The young Napoleon was fascinated by history and geography. He was an artillery second lieutenant stationed in Valence in 1785, it was peacetime, so he set about reading everything he could lay his hands on about those two subjects.
The logistics industry can blame Napoleon for his part in history. Thanks to the Napoleonic Code, which set continental Europe so far apart from the UK, with its security of tenure and supremacy of the individual, the French state is all-powerful and regulation weighs heavily on logistics operators who choose France. If you build your edifice of state with the economy at its base and government at its top as Napoleon did, then France is and has become ever more so dangerously top heavy.
However, the logistics industry has to blame a higher authority for France’s geography, because that is what could sideline the country as a major logistics location.
€120 billion market
Currently, logistics in France is fairly rosy. Invest in France reckons the total value of the logistics market in France is around €120 billion, compared to a value for all of Europe of €710 billion. Different ways of counting may mean that Invest in France is probably over-egging French importance in logistics across the continent, but you could never fault a French government agency for national pride.
Invest in France goes on to claim that ‘integrated logistics subcontractors’ have, for several years now, experienced an increase in business of 10-12 per cent per year.
It points to leading French operators Géodis for mastery of the electronics, high-technology, automotive, IT and pharmaceutical sectors; Premium Logistics for the automotive, cosmetics, pharmaceutical and textiles sectors; Norbert Dentressangle for the automotive, cosmetics, drinks and textiles sectors; STEF -TFE for fresh and frozen products and drinks; and FM Logistics for consumer goods and electronics.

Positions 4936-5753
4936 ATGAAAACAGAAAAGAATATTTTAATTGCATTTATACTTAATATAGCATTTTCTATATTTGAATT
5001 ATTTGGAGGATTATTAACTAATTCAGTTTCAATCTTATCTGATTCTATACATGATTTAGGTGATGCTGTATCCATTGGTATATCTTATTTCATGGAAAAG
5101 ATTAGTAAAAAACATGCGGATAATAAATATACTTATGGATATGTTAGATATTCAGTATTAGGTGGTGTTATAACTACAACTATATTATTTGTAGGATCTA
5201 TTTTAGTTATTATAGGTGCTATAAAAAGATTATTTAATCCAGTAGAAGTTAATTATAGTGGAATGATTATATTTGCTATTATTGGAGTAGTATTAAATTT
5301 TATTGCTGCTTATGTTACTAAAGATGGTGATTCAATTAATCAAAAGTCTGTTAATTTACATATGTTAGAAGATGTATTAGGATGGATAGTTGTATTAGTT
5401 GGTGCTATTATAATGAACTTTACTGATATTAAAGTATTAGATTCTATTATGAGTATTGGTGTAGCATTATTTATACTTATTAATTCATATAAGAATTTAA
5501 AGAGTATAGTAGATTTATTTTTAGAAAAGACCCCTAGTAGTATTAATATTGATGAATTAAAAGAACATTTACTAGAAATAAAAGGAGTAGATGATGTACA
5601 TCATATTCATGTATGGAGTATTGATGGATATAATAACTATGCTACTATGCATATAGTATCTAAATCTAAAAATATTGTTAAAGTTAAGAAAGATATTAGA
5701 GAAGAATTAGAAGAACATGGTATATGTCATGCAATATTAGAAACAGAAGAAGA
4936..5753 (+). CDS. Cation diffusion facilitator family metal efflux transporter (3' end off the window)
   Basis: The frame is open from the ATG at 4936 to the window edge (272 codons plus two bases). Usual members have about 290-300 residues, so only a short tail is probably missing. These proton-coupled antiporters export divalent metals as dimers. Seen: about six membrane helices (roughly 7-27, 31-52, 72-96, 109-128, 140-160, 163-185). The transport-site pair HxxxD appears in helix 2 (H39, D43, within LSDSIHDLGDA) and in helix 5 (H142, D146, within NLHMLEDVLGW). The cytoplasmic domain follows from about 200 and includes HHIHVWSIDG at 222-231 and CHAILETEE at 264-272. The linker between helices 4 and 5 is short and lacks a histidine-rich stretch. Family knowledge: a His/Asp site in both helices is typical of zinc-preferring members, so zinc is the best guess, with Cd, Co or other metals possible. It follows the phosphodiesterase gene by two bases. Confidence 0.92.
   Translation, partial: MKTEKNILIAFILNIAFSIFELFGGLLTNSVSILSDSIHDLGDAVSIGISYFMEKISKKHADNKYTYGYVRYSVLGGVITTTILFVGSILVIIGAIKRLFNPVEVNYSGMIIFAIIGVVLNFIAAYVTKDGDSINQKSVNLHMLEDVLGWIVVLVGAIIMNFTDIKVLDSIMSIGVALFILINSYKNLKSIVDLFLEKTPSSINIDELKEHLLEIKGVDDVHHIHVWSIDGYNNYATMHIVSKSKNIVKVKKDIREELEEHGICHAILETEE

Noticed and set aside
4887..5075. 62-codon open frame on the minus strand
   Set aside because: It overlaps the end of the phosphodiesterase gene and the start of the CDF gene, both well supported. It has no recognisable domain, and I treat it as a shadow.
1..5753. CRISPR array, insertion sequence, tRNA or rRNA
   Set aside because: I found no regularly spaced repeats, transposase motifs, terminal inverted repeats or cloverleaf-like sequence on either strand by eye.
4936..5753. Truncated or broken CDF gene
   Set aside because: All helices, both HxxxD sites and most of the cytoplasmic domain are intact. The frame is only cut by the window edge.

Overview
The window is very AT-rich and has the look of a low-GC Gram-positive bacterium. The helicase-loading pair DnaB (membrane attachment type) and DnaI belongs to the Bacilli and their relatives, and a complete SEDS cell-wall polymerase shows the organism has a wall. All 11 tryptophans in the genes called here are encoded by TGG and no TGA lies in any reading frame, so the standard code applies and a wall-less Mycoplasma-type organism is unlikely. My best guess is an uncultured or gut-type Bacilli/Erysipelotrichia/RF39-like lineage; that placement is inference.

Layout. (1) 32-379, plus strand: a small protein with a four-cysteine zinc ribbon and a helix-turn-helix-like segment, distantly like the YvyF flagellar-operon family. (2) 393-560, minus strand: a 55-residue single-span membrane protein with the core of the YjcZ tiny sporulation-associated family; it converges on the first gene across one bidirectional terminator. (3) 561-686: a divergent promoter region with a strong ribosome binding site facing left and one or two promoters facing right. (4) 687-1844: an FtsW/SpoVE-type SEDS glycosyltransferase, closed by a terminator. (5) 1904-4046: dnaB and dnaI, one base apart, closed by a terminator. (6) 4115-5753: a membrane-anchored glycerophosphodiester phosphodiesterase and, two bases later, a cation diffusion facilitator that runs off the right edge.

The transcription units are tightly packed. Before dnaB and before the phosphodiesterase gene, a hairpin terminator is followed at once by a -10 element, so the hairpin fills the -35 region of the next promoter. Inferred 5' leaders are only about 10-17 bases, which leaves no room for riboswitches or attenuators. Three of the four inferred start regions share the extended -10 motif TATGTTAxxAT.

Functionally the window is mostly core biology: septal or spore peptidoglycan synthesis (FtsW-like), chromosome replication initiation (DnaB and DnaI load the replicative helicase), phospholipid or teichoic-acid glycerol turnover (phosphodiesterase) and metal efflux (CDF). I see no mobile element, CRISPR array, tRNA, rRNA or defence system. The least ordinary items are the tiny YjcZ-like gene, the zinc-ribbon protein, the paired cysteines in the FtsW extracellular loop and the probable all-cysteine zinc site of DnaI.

Foreign companies control around 33 per cent of the French logistics subcontracting market – principally the usual suspects DHL-Exel, CEVA, ABX Logistics, Ziegler Group, Katoen Natie, UPS, Nippon Express and NYK. They are taking advantage of the trend that has led to nearly 30 per cent of companies in France currently outsourcing their logistics activities. France has the highest level of subcontracting in this sector in continental Europe. It has good roads, too, with low congestion of 30 vehicles per km (European average is 44)
But France – and this goes for Spain too – may be sidelined by the growth of new trade routes from Hamburg, Antwerp and Rotterdam to Central and Eastern Europe. This belief has become a prop for the corporate strategy of developers such as Eurinpro.
According to Eurinpro’s research, most of France, Spain and Italy are already ‘unattractive’ or ‘very unattractive’ to logistics operators. Only Paris and points north can join the club of ‘top ten city regions’, ‘very attractive’ and ‘attractive’ that includes most of England, Germany, Benelux, Czech Republic, Western Poland, Slovakia, Slovenia and Hungary.